Alfonso Ferrabosco (Alfonso Ferrabosco (I); his son, Alfonso Ferrabosco the younger was also a composer) (baptized January 18, 1543 – August 12, 1588) was an Italian composer. While mostly famous as the solitary Italian madrigalist working in England, and the one mainly responsible for the growth of the madrigal there, he also composed much sacred music. He also may have been a spy for Elizabeth I while he was in Italy.
He was the eldest son of Domenico Ferrabosco, and a member of an aristocratic Bolognese family which had many musicians among its members. Alfonso was born in Bologna. Little is known about his early life, but he is known to have spent part of it in Rome and part in Lorraine in the service of Charles of Guise. In 1562, probably with his uncle, he came to England for the first time, where he found employment with Elizabeth I. Throughout his life he made periodic trips to Italy, not without controversy, for evidently neither the Pope nor the Inquisition fully approved of his spending time in England, which was in the late 16th century actively at war with Roman Catholic countries. While in England, he lost his Italian inheritance, and while away in Italy he was charged with certain crimes in England (including robbing and killing another foreigner). While he was successful in clearing his name, he left England in 1578 and never returned; he died in Bologna.
Many have said that he was a secret service agent for Elizabeth, working during a time when such intelligence was desperately needed; however, little more than circumstantial evidence has ever been produced on this allegation. He was certainly unusually well-paid for a musician at the court of Elizabeth. Attempts by Elizabeth to get him to return to England after 1580 were fruitless.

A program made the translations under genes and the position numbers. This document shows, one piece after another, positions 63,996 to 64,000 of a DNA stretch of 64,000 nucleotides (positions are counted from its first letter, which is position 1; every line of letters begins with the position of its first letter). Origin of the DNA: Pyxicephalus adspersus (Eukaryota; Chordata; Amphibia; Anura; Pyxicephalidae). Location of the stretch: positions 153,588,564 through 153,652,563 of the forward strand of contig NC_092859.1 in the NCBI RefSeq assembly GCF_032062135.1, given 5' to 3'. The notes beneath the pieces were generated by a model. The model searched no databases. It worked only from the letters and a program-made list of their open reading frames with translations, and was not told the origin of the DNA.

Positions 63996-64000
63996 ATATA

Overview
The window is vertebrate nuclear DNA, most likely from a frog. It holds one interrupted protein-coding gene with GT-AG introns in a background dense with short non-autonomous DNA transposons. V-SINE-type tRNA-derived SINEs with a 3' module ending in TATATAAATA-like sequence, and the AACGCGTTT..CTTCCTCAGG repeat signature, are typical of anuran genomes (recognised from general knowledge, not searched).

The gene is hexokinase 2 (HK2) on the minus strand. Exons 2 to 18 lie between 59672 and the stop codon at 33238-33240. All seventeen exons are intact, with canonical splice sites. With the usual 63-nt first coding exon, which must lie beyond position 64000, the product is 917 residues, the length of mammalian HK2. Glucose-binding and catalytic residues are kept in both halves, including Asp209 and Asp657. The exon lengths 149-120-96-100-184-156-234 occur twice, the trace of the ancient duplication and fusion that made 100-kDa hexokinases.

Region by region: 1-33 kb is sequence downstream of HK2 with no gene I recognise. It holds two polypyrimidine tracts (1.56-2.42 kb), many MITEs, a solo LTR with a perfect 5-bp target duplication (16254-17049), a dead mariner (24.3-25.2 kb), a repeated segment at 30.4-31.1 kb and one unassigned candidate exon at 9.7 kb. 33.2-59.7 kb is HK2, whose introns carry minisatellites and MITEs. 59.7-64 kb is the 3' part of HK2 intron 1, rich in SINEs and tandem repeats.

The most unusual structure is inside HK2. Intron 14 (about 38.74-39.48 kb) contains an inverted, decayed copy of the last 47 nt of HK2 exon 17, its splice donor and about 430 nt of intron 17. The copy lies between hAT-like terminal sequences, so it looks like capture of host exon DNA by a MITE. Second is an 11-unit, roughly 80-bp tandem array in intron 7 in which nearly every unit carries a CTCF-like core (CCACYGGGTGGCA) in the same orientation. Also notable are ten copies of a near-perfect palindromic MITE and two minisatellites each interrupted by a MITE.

Ferrabosco brought the madrigal to England. While he did not start the madrigal craze there—that really began in 1588 with the publication of Nicholas Yonge's Musica Transalpina, the popularity of which was such that the madrigal instantly became the most prevalent type of composition in England—he did plant the seeds for this development. Ferrabosco's style may have been tame and conservative by the standards of a Marenzio or a Luzzaschi, but it was harmonious with English taste. Most of his madrigals were for five or six voices, were light in style, and largely ignored the progressive developments in Italy such as expressive chromaticism and word-painting. Technically they were skillful, and this is the quality that impressed the English commentators the most: "deep skill" was the phrase Thomas Morley used to describe his work when he published several of his compositions in a collection of 1598, ten years after his death.
In addition to the madrigals, Ferrabosco wrote sacred music, including motets, lamentations, and several anthems, all in a cappella vocal style. He also wrote instrumental music: fantasias, pavans, galliards, In Nomines, passamezzos, for a variety of instrumental combinations including lute and viols.